Chap1 RE Introduction
Upcoming SlideShare
Loading in...5
×
 

Chap1 RE Introduction

on

  • 2,518 views

Introduction to requirements engineering

Introduction to requirements engineering
Requirements Engineering - Processes and Techniques

Statistics

Views

Total Views
2,518
Views on SlideShare
2,516
Embed Views
2

Actions

Likes
2
Downloads
194
Comments
0

2 Embeds 2

http://plus.url.google.com 1
https://plus.google.com 1

Accessibility

Categories

Upload Details

Uploaded via as Microsoft PowerPoint

Usage Rights

© All Rights Reserved

Report content

Flagged as inappropriate Flag as inappropriate
Flag as inappropriate

Select your reason for flagging this presentation as inappropriate.

Cancel
  • Full Name Full Name Comment goes here.
    Are you sure you want to
    Your message goes here
    Processing…
Post Comment
Edit your comment

    Chap1 RE Introduction Chap1 RE Introduction Presentation Transcript

    • An introduction to requirements engineering
    • Objectives
      To introduce the notion of system requirements and the requirements engineering process.
      To explain how requirements engineering fits into a broader system engineering process
      To explain the importance of the requirements document
    • System requirements
      Define what the system is required to do and the constraints under which it is required to operate
      The system shall maintain records of all library materials including books, serials, newspapers and magazines, video and audio tapes, reports, collections of transparencies, computer disks and CD-ROMs.
      The system shall allow users to search for an item by title, author, or by ISBN.
      The system’s user interface shall be implemented using a World-Wide-Web browser.
      The system shall support at least 20 transactions per second.
      The system facilities which are available to public users shall be demonstrable in 10 minutes or less.
    • Types of requirements
      Very general requirements which set out in broad terms what the system should do.
      Functional requirements which define part of the system’s functionality.
      Implementation requirements which state how the system must be implemented.
      Performance requirements which specify a minimum acceptable performance for the system.
      Usability requirements which specify the maximum acceptable time to demonstrate the use of the system.
    • Requirements problems
      The requirements don’t reflect the real needs of the customer for the system.
      Requirements are inconsistent and/or incomplete.
      It is expensive to make changes to requirements after they have been agreed.
      There are misunderstandings between customers, those developing the system requirements and software engineers developing or maintaining the system.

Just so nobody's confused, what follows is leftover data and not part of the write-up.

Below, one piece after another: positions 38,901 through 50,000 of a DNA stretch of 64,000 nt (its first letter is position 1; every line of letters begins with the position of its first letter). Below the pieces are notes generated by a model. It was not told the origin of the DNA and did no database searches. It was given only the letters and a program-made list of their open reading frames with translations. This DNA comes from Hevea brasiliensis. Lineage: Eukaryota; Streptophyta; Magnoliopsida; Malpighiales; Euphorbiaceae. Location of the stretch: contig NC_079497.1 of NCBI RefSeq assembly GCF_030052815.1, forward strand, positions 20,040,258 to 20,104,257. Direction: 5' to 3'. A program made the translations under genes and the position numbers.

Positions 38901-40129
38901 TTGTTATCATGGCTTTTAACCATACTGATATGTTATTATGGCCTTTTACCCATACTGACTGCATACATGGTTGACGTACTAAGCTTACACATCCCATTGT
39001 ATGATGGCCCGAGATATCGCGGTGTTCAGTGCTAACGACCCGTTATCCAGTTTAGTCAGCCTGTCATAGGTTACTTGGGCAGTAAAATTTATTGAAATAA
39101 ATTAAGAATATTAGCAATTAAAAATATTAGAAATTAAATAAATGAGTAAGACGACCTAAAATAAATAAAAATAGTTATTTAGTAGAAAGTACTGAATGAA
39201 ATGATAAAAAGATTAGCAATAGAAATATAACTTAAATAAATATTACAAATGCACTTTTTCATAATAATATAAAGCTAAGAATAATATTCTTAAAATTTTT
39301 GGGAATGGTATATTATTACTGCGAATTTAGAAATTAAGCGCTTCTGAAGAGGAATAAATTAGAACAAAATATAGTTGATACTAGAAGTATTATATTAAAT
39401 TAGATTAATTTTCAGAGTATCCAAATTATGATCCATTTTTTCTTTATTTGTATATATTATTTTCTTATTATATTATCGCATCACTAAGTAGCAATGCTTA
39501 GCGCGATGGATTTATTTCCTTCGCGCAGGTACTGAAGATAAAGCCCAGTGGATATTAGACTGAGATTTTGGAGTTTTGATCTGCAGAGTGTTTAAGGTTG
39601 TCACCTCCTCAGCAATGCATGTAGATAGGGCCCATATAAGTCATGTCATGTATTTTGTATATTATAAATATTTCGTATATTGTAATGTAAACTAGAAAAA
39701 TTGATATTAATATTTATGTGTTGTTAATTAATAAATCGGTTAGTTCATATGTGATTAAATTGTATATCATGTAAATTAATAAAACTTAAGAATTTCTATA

• FAQS about requirements
      What are requirements?
      A statement of a system service or constraint
      What is requirements engineering?
      The processes involved in developing system requirements
      How much does requirements engineering cost?
      About 15% of system development costs
      What is a requirements engineering process?
      The structured set of activities involved in developing system requirements
    • FAQs contd.
      What happens when the requirements are wrong?
      Systems are late, unreliable and don’t meet customers needs
      Is there an ideal requirements engineering process?
      No - processes must be tailored to organisational needs
      What is a requirements document?
      The formal statement of the system requirements
      What are system stakeholders?
      Anyone affected in some way by the system
    • FAQs contd.
      What is the relationship between requirements and design?
      Requirements and design are interleaved. They should, ideally, be separate processes but in practice this is impossible
      What is requirements management?
      The processes involved in managing changes to requirements
    • Systems engineering
      There is a close relationship between software and more general system requirements
      Computer-based systems fall into two broad categories:
      User-configured systems where a purchaser puts together a system from existing software products
      Custom systems where a customer produces a set of requirements for hardware/software system and a contractor develops and delivers that system
    • Classes of custom systems
      Information systems
      Primarily concerned with processing information which is held in some database.
      Embedded systems
      Systems where software is used as a controller in some broader hardware system
      Command and control systems
      Essentially, a combination of information systems and embedded systems where special purpose computers provide information which is collected and stored and used to make decisions
    • Emergent properties
      Emergent properties are properties of the system as a whole and only emerge once al of its individual sub-systems have been integrated
      Examples of emergent properties
      Reliability
      Maintainability
      Performance
      Usability
      Security
      Safety
    • The systems engineering process
    • System engineering activities
      System requirements engineering
      The requirements for the system as a whole are established and written to be understandable to all stakeholders
      Architectural design
      The system is decomposed into sub-systems
      Requirements partitioning
      Requirements are allocated to these sub-systems
      Software requirements engineering
      More detailed system requirements are derived for the system software
    • System engineering activities
      Sub-system development
      The hardware and software sub-systems are designed and implemented in parallel.
      System integration
      The hardware and software sub-systems are put together to make up the system.
      System validation
      The system is validated against its requirements.
    • Requirements document
      The requirements document is a formal document used to communicate the requirements to customers, engineers and managers.
      The requirements document describes:
      The services and functions which the system should provide